The Maroon Bells are often hailed as "the most photographed mountains in America." Their twin pyramids appear in television commercials, newspaper ads, western movies, puzzles, road atlases and coffee table books. Indeed, the Bells form one of the most spectacular vistas in the country, right up there with the Chicago skyline and the Tetons. So many people want to see the Bells, the Maroon Lake viewpoint is accessible only by bus during daytime hours.

From the parking lot, a trail skirts along Maroon Lake for a few hundred yards. Eventually, the trail splits, providing two routes to the base of the Bells. Where the trail splits, there is a copper-colored sign on a little pedestal. The sign is entitled "The Deadly Bells" and is intended as a last warning to would-be climbers about the perils of wandering onto these peaks. The sign reads:

The beautiful Maroon Bells ... have claimed many lives in the past few years. They are unbelievably deceptive. The rock is downsloping, rotten, loose, and unstable. It kills without warning. The snowfields are treacherous, poorly consolidated, and no place for a novice climber. The gullies are death traps. Expert climbers who did not know the proper routes have died on these peaks. Don't repeat their mistakes, for only rarely have these mountains given a second chance.

Jace was not happy with that sign. He had not liked the cemetery with 23 headstones at the foot of Chimborazo in Ecuador the previous year either. He emotes openly about stuff like this - saying aloud what every single one of us is thinking. All I could think about was how crazy I was to bring young people to the Bells ... especially a 17 year-old on his first climb.

Jace, Jake and Chuck in Chimborazo cemetery (June 2000)

The Bells got their "deadly" name in 1965 when 8 people died in five separate accidents. Predictably, every guidebook in existence talks about "rotten rock", "dangerous rock" and "inordinate risk of death". The rock is called "rotten" because it is metamorphic sedimentary mudstone, basically mud that has hardened into rock over millions of years. Unlike granite and limestone, mudstone breaks up easily. Even Dr. Tom Hornbein, veteran of the first American ascent of Mt. Everest in 1963 and conqueror of Everest's wicked West Ridge, warned me about the unusual danger of the Bells in an e-mail.  So, forgive me, but I have to say this:

Climbing is a dangerous activity. There is risk of injury or death due to falling rock, avalanche, storms, rain, wind, snow, ice, lightning, slippery conditions, falls, cloudy conditions, cornices, unstable snow, unstable snow covering water, crevasses, whiteout, fog, heart attack, snow blindness, cerebral edema, pulmonary edema, acute mountain sickness, orthopedic injury, heat exhaustion, sunstroke, stroke, sunburn, dehydration, hypothermia, hyperthermia, exposure, and exhaustion. The Bells have taken over 50 lives including those of expert climbers and mountain guides.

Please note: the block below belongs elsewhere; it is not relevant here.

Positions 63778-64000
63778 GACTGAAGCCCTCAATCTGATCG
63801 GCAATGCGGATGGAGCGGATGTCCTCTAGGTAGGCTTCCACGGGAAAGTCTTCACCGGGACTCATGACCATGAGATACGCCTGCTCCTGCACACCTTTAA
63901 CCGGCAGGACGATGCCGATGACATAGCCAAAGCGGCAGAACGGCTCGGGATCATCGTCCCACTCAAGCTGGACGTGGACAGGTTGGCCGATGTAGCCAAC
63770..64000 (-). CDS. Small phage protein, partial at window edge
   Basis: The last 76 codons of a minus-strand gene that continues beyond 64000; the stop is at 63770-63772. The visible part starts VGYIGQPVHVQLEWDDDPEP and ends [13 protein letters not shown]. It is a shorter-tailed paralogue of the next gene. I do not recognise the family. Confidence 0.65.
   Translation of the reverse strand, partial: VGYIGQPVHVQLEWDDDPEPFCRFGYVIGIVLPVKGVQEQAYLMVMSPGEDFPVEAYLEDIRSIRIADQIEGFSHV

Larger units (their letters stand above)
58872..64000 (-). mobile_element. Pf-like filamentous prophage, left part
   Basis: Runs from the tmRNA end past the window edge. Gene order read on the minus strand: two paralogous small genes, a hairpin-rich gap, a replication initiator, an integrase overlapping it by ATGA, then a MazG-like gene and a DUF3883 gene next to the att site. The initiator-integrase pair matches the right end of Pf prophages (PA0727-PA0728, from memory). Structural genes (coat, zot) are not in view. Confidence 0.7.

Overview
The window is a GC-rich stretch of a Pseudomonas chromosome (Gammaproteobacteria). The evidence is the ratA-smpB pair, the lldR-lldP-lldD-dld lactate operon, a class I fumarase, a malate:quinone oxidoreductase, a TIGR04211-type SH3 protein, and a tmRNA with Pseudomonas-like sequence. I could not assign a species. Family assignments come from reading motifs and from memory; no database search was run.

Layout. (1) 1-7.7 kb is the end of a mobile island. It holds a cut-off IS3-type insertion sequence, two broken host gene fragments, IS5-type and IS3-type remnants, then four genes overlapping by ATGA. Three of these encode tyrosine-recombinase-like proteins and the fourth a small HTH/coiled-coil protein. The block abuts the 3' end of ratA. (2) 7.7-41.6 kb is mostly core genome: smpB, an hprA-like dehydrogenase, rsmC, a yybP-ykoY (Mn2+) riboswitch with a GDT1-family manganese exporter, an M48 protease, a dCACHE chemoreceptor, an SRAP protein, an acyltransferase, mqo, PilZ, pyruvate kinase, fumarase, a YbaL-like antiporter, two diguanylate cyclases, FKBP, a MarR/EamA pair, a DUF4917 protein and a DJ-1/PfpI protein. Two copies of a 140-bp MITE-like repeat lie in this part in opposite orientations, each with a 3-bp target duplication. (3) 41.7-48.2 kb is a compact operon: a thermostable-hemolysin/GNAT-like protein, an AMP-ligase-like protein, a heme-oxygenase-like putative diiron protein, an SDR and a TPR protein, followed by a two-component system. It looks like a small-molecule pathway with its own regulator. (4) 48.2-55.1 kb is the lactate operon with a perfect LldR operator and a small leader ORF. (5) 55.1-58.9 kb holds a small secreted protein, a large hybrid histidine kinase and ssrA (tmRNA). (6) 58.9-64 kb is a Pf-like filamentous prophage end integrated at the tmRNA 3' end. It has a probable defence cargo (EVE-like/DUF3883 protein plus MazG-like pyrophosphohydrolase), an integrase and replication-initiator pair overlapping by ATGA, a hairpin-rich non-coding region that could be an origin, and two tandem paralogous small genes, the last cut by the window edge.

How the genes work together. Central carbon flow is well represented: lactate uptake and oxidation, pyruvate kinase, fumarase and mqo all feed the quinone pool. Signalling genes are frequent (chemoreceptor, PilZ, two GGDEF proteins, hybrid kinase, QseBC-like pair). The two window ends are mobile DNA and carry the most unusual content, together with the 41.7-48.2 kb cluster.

This is an amateur trip report. While the information provided here may be helpful in planning a Bells climb, this report is NOT intended as a complete, sufficient or accurate description of routes on the mountain. The managers and authors of this site make no warranty, express or implied, as to the accuracy or reliability of information on this site. Further, this report is NOT intended as a means of evaluating your fitness for climbing, as a recommendation to climb or as an instructional guide. Before climbing, you should research routes, risks and conditions using professional sources, consult your physician, reach a high level of fitness and complete a professionally-run mountaineering course.

OK, enough of that. Let me tell you about our climb.

In the spring of 2001, I talked to some young friends, Jace McAlister, then 21, Jake Collins, 27, Joey Hammmond, 17, and Brendan Anslinger, 22, about climbing the Bells. I had met them all giving astronomy programs or observations. They are all adventuresome souls and are, to a man, physically strong, adventurous, bright and endlessly humorous. I had climbed in Ecuador with Jake, Jace and Brendan in 2000 ... an incredible experience. Joey had never climbed before, but wanted to very badly. Joey is a talented multi-sport athlete, a superb water skier and snowboarder and a Golden Gloves boxer, so there was no doubt he could handle it. Brendan called me during a 30 mile bike ride and told me he could not make the Bells trip due to university and job commitments. DiShon Lutz, whom I had met through Jake, was only 16 at the time and had job and soccer team commitments.

We chose the week of June 25-29, 2001, for our climb. There are two Bells, Maroon Peak (14,156 feet) and North Maroon Peak (14,014 feet). Some do not consider North Maroon to be a separate "fourteener" because there is less than a 300 foot drop between the two summits, so we decided to climb the taller of the two, Maroon Peak. Perspective makes it appear shorter from the Maroon Lake parking lot. Before the climb, we learned a lot from on-line trip reports and guidebooks, but we still had questions that needed answering as we began our climb. Hopefully, this article and the green-highlighted TIPS will answer any questions you may have if you are planning a Bells climb ... or at least a South Maroon Peak climb. If they do not answer your questions, feel totally free to contact any of us. Our equipment list appears at the end.


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